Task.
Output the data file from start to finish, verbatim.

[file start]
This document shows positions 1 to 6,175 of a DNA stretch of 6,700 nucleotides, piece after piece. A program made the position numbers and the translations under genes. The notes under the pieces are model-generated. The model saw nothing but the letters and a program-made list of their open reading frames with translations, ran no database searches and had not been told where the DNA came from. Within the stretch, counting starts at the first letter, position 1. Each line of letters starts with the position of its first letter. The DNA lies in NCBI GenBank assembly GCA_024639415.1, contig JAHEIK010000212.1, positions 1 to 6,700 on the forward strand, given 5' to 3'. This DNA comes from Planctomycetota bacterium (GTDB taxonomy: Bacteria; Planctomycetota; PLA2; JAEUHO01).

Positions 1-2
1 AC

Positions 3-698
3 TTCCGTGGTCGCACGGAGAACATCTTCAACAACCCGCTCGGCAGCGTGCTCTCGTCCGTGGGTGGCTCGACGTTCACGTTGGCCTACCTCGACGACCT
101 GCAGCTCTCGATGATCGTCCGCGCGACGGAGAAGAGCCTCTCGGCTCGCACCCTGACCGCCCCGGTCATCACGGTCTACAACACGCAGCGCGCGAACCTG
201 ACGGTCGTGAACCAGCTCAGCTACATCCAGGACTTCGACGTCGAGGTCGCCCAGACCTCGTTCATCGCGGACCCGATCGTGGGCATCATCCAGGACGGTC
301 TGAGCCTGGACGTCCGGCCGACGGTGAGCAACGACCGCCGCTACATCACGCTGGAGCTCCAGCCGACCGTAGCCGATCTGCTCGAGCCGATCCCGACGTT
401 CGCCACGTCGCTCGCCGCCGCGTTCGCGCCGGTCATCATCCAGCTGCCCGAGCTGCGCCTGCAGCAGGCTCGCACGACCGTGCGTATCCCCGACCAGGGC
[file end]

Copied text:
This document shows positions 1 to 6,175 of a DNA stretch of 6,700 nucleotides, piece after piece. A program made the position numbers and the translations under genes. The notes under the pieces are model-generated. The model saw nothing but the letters and a program-made list of their open reading frames with translations, ran no database searches and had not been told where the DNA came from. Within the stretch, counting starts at the first letter, position 1. Each line of letters starts with the position of its first letter. The DNA lies in NCBI GenBank assembly GCA_024639415.1, contig JAHEIK010000212.1, positions 1 to 6,700 on the forward strand, given 5' to 3'. This DNA comes from Planctomycetota bacterium (GTDB taxonomy: Bacteria; Planctomycetota; PLA2; JAEUHO01).

Positions 1-2
1 AC

Positions 3-698
3 TTCCGTGGTCGCACGGAGAACATCTTCAACAACCCGCTCGGCAGCGTGCTCTCGTCCGTGGGTGGCTCGACGTTCACGTTGGCCTACCTCGACGACCT
101 GCAGCTCTCGATGATCGTCCGCGCGACGGAGAAGAGCCTCTCGGCTCGCACCCTGACCGCCCCGGTCATCACGGTCTACAACACGCAGCGCGCGAACCTG
201 ACGGTCGTGAACCAGCTCAGCTACATCCAGGACTTCGACGTCGAGGTCGCCCAGACCTCGTTCATCGCGGACCCGATCGTGGGCATCATCCAGGACGGTC
301 TGAGCCTGGACGTCCGGCCGACGGTGAGCAACGACCGCCGCTACATCACGCTGGAGCTCCAGCCGACCGTAGCCGATCTGCTCGAGCCGATCCCGACGTT
401 CGCCACGTCGCTCGCCGCCGCGTTCGCGCCGGTCATCATCCAGCTGCCCGAGCTGCGCCTGCAGCAGGCTCGCACGACCGTGCGTATCCCCGACCAGGGC